There were no champagne toasts at one gathering last night. While euphoria reigned elsewhere, there was a sober group -- both literally and metaphorically -- at a dinner held by the American Coalition for Traditional Values, an alliance of conservative, "Bible-believing" pastors who had as their star attractions the Rev. Jerry Falwell and former Interior Secretary James Watt.

Some 350 preachers and their wives, who have banded together to "work together in Christian love to help restore traditional moral and spiritual values," were not there to party. Rather they declared their holy war successful -- and continuing. Congressional candidates, three winners and one loser, were introduced, money collected and the battle cry sounded.

"1986 is a golden opportunity for us," said ACTV chairman Tim LaHaye, who recently moved the operation to Washington. "Low voter participation is anticipated for an off-year election so it's time to fire the boilers and get the church people out."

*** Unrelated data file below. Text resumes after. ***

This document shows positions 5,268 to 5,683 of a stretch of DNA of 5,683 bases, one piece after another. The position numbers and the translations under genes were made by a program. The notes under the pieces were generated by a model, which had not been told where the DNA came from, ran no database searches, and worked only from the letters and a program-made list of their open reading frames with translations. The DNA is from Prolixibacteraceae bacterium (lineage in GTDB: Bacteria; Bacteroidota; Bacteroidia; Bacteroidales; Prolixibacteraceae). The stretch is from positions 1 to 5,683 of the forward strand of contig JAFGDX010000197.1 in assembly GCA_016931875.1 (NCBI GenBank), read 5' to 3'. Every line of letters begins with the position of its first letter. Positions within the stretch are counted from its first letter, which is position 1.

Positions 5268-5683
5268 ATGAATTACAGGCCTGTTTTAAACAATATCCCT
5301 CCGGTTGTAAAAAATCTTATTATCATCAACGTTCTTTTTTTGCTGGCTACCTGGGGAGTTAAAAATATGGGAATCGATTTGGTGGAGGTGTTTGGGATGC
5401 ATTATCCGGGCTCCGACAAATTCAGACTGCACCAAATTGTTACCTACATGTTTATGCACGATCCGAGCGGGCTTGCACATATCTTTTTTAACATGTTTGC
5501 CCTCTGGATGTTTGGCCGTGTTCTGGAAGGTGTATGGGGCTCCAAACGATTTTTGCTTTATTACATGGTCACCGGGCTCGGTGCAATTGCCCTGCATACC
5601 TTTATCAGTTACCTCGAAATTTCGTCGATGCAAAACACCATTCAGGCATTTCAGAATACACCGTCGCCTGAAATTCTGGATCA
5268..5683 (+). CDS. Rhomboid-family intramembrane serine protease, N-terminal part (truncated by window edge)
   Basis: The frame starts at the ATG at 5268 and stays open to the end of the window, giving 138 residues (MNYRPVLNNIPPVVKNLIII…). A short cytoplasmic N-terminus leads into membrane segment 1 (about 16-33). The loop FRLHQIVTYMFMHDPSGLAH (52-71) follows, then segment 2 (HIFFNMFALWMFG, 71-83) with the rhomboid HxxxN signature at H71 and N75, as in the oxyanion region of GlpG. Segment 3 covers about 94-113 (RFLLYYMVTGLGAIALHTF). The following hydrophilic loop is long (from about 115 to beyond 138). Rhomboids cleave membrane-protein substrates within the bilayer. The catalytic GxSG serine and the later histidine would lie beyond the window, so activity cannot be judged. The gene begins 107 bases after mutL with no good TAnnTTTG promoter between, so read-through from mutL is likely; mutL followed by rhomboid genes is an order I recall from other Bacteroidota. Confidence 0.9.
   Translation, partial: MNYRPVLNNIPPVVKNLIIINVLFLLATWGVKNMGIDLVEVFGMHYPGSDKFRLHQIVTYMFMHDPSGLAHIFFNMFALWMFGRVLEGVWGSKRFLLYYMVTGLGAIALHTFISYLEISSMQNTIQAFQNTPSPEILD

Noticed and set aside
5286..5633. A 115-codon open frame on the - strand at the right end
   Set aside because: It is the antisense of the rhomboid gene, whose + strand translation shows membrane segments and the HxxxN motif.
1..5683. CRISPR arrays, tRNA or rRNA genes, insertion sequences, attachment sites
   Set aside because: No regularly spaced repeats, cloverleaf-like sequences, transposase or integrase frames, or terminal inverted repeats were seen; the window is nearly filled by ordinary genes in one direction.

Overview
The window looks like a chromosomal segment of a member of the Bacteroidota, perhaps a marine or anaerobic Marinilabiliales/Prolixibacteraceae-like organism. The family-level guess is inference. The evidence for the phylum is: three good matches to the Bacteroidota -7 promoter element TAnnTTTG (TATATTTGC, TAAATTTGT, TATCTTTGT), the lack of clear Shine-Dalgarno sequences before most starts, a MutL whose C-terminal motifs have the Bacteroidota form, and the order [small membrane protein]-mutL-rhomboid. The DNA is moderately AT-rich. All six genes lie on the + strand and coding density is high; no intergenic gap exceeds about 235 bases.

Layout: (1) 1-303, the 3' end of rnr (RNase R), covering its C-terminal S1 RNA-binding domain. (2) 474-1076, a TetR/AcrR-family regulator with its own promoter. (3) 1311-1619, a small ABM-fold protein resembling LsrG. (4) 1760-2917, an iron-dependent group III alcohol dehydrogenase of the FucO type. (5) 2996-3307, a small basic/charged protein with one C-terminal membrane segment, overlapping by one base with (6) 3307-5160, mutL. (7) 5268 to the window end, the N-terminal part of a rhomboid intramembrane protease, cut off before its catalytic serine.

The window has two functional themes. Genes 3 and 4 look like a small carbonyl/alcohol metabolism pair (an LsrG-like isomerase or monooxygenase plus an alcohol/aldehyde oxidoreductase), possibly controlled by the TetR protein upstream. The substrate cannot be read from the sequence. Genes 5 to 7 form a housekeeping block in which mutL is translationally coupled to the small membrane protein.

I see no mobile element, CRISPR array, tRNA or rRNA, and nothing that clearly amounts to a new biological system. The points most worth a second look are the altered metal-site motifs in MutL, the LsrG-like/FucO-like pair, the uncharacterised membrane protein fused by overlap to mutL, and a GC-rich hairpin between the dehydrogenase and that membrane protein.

Their prime issues, Falwell said last night, are "the murder of the unborn," pornography, school prayer and "the spread of Marxism in South and Central America." They also intend to increase their clout in the federal bureaucracy, which now counts among its employes only 5 percent who are born-again Christians, LaHaye said.

"Can we accomplish what we need to do to save the republic?" Falwell asked the crowd.

Watt saw the story of his own political downfall as evidence of the "bloody battle" faced by the Christians in the room. He urged them not to remain silent as had the Christian community in Germany during World War II when faced with evidence of mass slaughter of Jews. The Holocaust, he said, was something he had never heard of until he was Interior secretary.

He was preaching to the converted, as it were, but sounded the trumpets with urgency. "Many of us will be bloodied," he said. "We are in a battle for life. We must win."

"Thank God we have four more years," said Falwell.